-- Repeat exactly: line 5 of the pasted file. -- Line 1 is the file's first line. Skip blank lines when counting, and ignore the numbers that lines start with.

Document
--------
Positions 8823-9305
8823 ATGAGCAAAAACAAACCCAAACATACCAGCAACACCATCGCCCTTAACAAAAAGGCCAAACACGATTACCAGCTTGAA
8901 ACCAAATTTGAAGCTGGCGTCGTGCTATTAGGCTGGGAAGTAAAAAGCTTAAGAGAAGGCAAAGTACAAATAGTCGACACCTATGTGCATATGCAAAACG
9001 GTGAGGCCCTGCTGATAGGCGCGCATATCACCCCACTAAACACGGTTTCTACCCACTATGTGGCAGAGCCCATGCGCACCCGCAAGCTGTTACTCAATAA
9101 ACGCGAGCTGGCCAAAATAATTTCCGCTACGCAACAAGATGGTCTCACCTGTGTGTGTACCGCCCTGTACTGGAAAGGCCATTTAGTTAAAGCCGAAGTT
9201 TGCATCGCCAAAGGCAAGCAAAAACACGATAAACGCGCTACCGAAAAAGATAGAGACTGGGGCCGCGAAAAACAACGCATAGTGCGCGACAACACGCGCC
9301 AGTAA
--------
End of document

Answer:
9101 ACGCGAGCTGGCCAAAATAATTTCCGCTACGCAACAAGATGGTCTCACCTGTGTGTGTACCGCCCTGTACTGGAAAGGCCATTTAGTTAAAGCCGAAGTT